I have a rogue in my party who likes to constantly use stealth in combat after he makes an attack, in order to get the CA required for the sneak attack dice. He justifies this by standing far away and making a stealth check, and with his stealth skill ranks, this means a practical gauranteed stealth. Is this valid or is he making a mistake?
You and your player may be overlooking some things about how Stealth and hiding work. You should both read The Rules of Hidden Club, which explains both comprehensively. It's an excellent guide, and the official rulebooks don't explain it nearly as well.
Bear in mind the Stealth rules in the first Player's Handbook are broken and incomplete. They're repaired and amended in the Player's Handbook 2 on page 222. You can read the updated rules in the Player's Handbook update PDF from the D&D 4e Updates and Errata page.
If your Rogue player wants to hide, merely standing far away is not good enough. They have to meet several other conditions, too. Quoting Hidden Club:
In addition, your Rogue player may incur a penalty to their Stealth check for the move action they're using to become hidden. Quoting PHB2 p222's Opposed Check entry in the Stealth skill:
Once you're Hidden, it's not as simple as just staying that way. All your Rogue's enemies still know where they were before he became hidden, and he still has to follow the Rules of Hidden Club (as described in that page I linked) in order to stay hidden. For example, he has to maintain at least cover or concealment from any enemy, or he is no longer hidden from that enemy (who can then immediately inform the others).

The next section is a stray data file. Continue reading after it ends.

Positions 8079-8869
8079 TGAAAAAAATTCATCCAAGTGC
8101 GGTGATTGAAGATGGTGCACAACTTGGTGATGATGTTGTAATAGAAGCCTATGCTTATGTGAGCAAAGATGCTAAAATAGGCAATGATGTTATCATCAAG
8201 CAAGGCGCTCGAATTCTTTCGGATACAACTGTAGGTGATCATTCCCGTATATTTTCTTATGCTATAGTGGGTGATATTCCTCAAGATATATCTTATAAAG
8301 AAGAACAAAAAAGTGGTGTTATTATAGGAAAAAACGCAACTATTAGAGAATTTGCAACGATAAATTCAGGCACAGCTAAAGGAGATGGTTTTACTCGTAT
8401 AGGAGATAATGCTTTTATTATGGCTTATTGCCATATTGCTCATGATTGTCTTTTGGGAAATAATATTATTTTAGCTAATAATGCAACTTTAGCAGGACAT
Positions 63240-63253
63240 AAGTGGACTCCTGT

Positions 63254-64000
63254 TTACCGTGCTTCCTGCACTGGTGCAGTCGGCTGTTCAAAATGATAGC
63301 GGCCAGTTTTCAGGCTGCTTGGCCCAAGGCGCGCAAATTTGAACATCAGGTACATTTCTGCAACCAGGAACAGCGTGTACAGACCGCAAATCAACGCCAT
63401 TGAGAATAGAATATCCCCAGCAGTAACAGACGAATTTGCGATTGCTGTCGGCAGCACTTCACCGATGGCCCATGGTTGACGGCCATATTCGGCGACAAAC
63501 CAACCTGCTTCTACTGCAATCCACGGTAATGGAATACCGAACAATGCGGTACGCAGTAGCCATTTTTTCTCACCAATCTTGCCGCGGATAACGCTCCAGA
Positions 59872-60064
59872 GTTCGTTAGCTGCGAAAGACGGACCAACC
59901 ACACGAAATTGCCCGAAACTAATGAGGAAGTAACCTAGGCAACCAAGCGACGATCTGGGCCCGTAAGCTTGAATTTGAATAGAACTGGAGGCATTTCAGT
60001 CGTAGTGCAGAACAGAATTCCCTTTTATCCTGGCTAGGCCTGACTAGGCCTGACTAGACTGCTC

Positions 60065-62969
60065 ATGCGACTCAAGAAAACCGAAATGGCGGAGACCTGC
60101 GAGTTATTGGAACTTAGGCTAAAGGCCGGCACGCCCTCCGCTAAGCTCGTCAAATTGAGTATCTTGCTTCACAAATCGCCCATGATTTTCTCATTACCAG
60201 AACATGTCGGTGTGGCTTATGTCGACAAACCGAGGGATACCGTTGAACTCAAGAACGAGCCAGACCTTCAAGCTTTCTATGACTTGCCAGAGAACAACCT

So: get reading!
I can't find the link right now, but I believe Mike Mearls did say that the intention is for Rogues to be able to use Sneak Attack during most or all of their turns, so don't be nervous if that turns out to be the case.
Whether or not you're correctly using the (IMO convoluted and extremely difficult to adjudicate) Stealth rules correctly, I can assure you that a carefully-run Rogue can play absolutely by-the-book and remain stealthed about 95% of the time.
I was a stickler for rules adherence in a 4E campaign that got to 15th level over more than 100 sessions, and the Rogue player was a master at choosing exactly the right combination of Powers to keep himself out of sight. The result was a fantastically acrobatic ninja who was amazing fun to watch and fight.